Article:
Forests and climate

Published under: Solberg's Government

Publisher

Forests contribute positively to a sustainable climate balance, both as a carbon sink and a renewable resource that can replace alternatives more harmful to the climate.

Forests play an important role in the climate system, as they consume CO2 and store carbon in biomass and soils.
Forests play an important role in the climate system, as they consume CO2 and store carbon in biomass and soils. Credit: Ministry of Agriculture and Food

Norwegian forests have a net uptake of CO2 equivalent to half of our total annual emissions of greenhouse gases. Worldwide forests and non-urban areas consume 25 percent of total global CO2 emissions.

Increased use of wood is climate friendly

In addition to forests acting as a carbon sinks, the increased use of wood as a renewable raw material is an important part of the climate solution.

Wood is part of the natural carbon cycle. Wooden buildings and other wood products contribute to long-term storage of carbon throughout their product life, and when discarded they may fuel bioenergy production.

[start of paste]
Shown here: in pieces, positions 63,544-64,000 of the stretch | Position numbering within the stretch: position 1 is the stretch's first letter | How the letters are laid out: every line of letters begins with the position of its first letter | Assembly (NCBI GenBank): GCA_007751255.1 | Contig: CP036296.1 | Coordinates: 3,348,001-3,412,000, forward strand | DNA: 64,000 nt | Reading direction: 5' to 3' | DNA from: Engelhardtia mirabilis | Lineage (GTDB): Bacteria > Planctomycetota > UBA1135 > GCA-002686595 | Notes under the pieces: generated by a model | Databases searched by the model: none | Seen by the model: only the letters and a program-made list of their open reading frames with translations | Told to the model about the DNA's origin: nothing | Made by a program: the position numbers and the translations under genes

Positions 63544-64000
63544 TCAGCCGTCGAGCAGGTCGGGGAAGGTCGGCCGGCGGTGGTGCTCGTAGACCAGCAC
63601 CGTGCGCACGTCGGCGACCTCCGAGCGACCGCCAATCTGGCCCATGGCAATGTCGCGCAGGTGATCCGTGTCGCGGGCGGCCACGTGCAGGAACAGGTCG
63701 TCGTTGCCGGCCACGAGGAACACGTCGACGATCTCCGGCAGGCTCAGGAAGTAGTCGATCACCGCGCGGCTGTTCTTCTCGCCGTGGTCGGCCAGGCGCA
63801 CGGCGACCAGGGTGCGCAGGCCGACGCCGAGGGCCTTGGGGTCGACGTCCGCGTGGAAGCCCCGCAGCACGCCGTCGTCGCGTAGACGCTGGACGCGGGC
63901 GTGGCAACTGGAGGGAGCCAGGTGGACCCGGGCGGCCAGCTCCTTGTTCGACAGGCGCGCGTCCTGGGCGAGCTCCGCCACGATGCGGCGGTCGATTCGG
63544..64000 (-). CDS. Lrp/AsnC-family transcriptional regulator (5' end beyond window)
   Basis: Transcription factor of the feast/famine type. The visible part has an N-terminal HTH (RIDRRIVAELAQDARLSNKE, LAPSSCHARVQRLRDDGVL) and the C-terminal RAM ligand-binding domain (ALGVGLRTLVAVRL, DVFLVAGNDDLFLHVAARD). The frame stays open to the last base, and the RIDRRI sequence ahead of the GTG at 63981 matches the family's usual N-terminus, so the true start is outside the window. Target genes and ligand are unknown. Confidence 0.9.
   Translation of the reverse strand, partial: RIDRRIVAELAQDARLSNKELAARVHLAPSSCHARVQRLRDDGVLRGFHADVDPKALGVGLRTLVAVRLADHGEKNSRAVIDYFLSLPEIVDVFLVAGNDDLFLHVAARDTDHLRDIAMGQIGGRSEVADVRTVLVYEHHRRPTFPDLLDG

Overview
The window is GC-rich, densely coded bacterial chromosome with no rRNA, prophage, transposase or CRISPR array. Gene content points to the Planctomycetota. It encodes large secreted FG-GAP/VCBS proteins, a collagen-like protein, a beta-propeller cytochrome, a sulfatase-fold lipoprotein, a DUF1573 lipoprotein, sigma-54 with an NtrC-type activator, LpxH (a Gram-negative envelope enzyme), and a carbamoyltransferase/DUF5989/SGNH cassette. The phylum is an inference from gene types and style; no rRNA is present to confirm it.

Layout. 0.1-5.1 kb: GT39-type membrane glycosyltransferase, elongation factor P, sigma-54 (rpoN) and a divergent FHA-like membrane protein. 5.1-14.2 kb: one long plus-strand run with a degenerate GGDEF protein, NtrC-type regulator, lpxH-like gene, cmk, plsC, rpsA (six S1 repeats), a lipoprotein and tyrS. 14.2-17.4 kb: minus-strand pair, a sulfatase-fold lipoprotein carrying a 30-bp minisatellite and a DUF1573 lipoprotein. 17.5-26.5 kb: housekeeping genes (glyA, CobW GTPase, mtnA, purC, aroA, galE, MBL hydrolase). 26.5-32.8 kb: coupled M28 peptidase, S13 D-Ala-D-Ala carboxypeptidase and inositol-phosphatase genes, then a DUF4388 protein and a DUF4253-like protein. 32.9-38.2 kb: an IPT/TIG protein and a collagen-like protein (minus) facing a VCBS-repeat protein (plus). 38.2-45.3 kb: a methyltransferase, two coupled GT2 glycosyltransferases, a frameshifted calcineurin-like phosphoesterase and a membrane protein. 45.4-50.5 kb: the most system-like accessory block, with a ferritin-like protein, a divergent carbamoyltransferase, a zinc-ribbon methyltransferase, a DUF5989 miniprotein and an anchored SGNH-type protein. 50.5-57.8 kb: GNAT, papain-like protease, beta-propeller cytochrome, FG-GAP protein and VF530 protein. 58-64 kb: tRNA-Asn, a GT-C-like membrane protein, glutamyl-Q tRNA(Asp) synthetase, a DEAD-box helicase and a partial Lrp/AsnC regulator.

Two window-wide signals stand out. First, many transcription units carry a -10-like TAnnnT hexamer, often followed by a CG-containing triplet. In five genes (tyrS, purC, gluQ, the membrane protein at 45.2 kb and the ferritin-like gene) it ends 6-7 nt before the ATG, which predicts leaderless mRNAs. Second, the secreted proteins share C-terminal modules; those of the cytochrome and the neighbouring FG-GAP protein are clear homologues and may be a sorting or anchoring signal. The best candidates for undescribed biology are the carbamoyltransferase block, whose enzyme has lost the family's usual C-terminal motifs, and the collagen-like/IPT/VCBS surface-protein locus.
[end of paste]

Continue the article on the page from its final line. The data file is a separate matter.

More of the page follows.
Wood can replace non-renewable construction materials, or materials that leave a larger carbon footprint. It can also replace petroleum-based fuels, solid fuels, and raw materials used in a wide range of products.

Both wood and oil actually consist largely of the chemical element carbon. To replace "black carbons" with "green carbons" can benefit both the economy as well as the climate.

Everything currently made from petroleum, could in the future be made from wood.

The supply of raw materials in Norway is steadily increasing. After a long period of primarily extraction of forest resources, the timber volume in Norway has tripled over the past 100 years - from 300 million cubic meters in 1919 to about 900 million today.